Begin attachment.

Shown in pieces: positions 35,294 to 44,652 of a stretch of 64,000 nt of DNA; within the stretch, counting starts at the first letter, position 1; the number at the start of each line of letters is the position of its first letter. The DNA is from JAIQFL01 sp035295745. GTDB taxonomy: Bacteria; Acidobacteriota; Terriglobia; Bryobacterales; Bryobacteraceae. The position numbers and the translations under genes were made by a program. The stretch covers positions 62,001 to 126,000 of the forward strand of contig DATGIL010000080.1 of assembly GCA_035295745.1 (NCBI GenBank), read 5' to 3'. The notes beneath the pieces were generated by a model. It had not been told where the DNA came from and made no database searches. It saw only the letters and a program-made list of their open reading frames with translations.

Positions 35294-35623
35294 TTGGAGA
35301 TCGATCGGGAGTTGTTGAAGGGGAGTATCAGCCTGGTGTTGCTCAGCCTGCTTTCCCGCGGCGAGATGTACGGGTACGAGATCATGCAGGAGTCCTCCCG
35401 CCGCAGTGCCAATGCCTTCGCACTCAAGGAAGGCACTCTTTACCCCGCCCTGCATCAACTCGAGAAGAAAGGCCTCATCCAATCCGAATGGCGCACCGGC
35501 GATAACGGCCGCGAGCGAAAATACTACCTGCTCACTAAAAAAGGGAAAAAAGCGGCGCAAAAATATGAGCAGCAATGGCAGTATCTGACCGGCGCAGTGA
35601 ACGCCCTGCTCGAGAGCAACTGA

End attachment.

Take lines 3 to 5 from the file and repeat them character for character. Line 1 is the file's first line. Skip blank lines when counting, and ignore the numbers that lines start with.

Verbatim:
35294 TTGGAGA
35301 TCGATCGGGAGTTGTTGAAGGGGAGTATCAGCCTGGTGTTGCTCAGCCTGCTTTCCCGCGGCGAGATGTACGGGTACGAGATCATGCAGGAGTCCTCCCG
35401 CCGCAGTGCCAATGCCTTCGCACTCAAGGAAGGCACTCTTTACCCCGCCCTGCATCAACTCGAGAAGAAAGGCCTCATCCAATCCGAATGGCGCACCGGC